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How to Fix a Bike Bell – 6 Easy Steps Explained by Pros

how-to-fix-a-bike-bell
Written by James Jordan

Tring, tring, ding ding, go ahead and sing sweet bell. Don’t fix it if it ain’t broke. That a bit foolish. Your bike chain keeps slipping off. Continuing with this appalling and trying thorn in the foot and not getting it fixed puts you in the league of blockheads. When your bike bell goes kaput, it is no doubt a minor hindrance but one that puts you and others in a spot of danger. It’s not about you bumping into someone but the other way around. Let’s figure out how to repair a bicycle bell.

How to Fix a Bike Bell?

1. Requisite Implements

  • Obviously the damaged bell
  • A strong rubber band
  • A pair of pliers for dismantling the bell

2. Take Apart the Bell

Take Apart the Bell 1Take Apart the Bell 2

These bells are of the common variety and come crowned with a metal bowl. To open up the bell twist it anti-clockwise. Once opened, the inner workings are revealed and the offending broken part will come to light.

3. Inner Workings

Inner Workings

Inner Workings 2Inner Workings 3

The small nut can be dismantled once the top is unshipped. You will probably need to press the pliers into service here. A plastic appendage gripping two washers is located below this nut. On depressing the bell actuator, the washers are set into rapid revolution in the center of the bell. The “tring-tring” tone is the inner sides of the bell contacting the rapidly oscillating washers.

Here, stepping into play is a step-up gear. The actuator movement is transmitted to a gear with a few teeth moving it into motion manifold times. This gear, in turn, rotates the removed part holding the washers. Hence a slight articulation of the actuator triggers off a chain of motion with the washer piece.

The actuator should revert to its starting position automatically. This is attained by two plastic appendages fastened to the actuator and a tiny ring situated at the heart of the bell. Over repeated use, these plastic arms finally parted from the actuator putting paid to the spring action.

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4. An On-The-Run Fix

An On-The-Run Fix

A plastic spring is not something that can be fixed reliably. Fortunately, the bell design is very elementary. We fall back here on rubber bands to circumvent the problem. The rubber knot as shown in the figure comes to our aid. As you can see, it’s elementary; one end is looped through the actuator slot and pulled through itself.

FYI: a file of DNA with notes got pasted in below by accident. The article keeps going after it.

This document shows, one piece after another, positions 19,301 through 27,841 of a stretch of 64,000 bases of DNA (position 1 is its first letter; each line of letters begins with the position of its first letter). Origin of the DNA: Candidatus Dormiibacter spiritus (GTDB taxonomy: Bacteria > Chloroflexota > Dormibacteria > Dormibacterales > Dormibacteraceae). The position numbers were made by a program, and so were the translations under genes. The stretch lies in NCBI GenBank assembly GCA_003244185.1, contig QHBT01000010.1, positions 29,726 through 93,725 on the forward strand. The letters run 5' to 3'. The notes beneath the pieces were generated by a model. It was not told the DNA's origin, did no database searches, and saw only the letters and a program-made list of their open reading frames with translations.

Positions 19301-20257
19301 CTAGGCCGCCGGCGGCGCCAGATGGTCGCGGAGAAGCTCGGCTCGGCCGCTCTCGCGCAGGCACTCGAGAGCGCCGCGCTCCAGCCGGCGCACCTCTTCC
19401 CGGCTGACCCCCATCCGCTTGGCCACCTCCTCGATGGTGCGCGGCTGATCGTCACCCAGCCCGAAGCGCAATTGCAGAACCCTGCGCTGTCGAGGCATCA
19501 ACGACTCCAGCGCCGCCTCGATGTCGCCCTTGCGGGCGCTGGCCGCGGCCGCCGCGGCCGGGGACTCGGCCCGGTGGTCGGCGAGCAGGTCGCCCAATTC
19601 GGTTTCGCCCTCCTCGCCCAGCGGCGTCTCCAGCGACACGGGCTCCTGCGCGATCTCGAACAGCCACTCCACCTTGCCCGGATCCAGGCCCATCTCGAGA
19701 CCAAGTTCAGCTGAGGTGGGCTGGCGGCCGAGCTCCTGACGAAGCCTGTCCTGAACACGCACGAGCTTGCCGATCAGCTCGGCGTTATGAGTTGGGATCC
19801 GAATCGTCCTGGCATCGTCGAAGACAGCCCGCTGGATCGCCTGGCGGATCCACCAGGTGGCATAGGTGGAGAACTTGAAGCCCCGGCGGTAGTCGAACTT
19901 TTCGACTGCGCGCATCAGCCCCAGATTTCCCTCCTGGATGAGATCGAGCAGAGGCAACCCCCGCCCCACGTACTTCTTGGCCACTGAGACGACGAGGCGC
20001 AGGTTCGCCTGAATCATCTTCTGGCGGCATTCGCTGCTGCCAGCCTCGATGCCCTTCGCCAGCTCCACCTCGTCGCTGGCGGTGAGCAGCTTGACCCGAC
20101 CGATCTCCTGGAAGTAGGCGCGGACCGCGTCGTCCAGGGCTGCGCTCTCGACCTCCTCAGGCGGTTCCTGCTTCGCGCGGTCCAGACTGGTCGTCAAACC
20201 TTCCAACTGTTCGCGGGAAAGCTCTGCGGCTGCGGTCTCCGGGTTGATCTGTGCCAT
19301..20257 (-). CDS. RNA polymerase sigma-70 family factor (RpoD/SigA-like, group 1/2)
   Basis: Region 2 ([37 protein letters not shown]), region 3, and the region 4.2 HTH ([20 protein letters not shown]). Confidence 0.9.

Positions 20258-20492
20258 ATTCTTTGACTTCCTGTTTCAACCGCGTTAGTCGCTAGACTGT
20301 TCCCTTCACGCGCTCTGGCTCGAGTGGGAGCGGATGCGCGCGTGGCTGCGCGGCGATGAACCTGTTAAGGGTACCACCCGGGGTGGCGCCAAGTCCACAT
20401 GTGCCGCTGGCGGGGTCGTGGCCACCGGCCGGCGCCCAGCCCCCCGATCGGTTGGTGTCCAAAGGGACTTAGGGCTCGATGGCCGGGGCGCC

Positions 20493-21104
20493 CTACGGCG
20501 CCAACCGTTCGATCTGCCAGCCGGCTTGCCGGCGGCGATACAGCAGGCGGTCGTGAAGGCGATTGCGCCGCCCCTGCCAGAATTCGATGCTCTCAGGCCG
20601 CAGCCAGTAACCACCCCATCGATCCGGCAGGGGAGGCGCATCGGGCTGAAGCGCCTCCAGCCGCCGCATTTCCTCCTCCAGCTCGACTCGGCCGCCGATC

5. Crank-Up The Tension

Crank-Up The Tension

Crank-Up The Tension 2

Crank-Up The Tension 3

The plastic arm that is broken and the small ring will be exempt from this fix. But do retain for future experimentations in bettering the fix with a better solution.

This part will need you to figure out what is the best configuration. Bells vary, so as a DIY pro, you need to adapt. The trick essentially boils down to how big a rubber band you are using. To work efficiently, the rubber band has to take up a lot of tension.

To achieve this, pass the band through around the gear pegs in the bells. For even greater tension, the looped part of the band may be turned around the center post as well. This is the basic premise, so with the band wound in place, reposition the actuator back on the pivot peg with the slot positioned over the center post. Test run a few times to ascertain the tension of the band is adequate in pulling the actuator back in place. A further looping of the rubberband may be required.

With all in place, carefully restore the gears back. First, on the right peg, the small toothed gear goes. The center peg takes the piece with the washers. Finally, screw down the holding nut.

6. Trial Spin

Trial Spin

The bell top has to be screwed back on top or there will be no sound. This is after all the ringer. This is a jury fix because ultimately, the band will snap with use. You can redo the process but also maybe it’s time you thought of a replacement.

Eureka! You did it. So how to fix a bike bell is not exactly rocket science, but all types of bike bells can’t be fixed, you have to replace the old one with a new bell sometimes. One can always try these types of temporary repairs on auxiliaries without any great danger being posed if it were to fail. We don’t suggest such makeshift repairs on sensitive parts like the drivetrain, etc. where failure can spell doom.

About the author

James Jordan

As a kid I inherited the love for mountain bikes from my father who used to ride for weeks through the Colorado trail in the city of Denver. He had his gang, and I followed pretty much the same track.

Later on, my interest in biking grew more after joining the Enduro race back in 2013. My buddies and I also participated in the Downhill racing for the third consecutive year, and it’s been an amazing experience.

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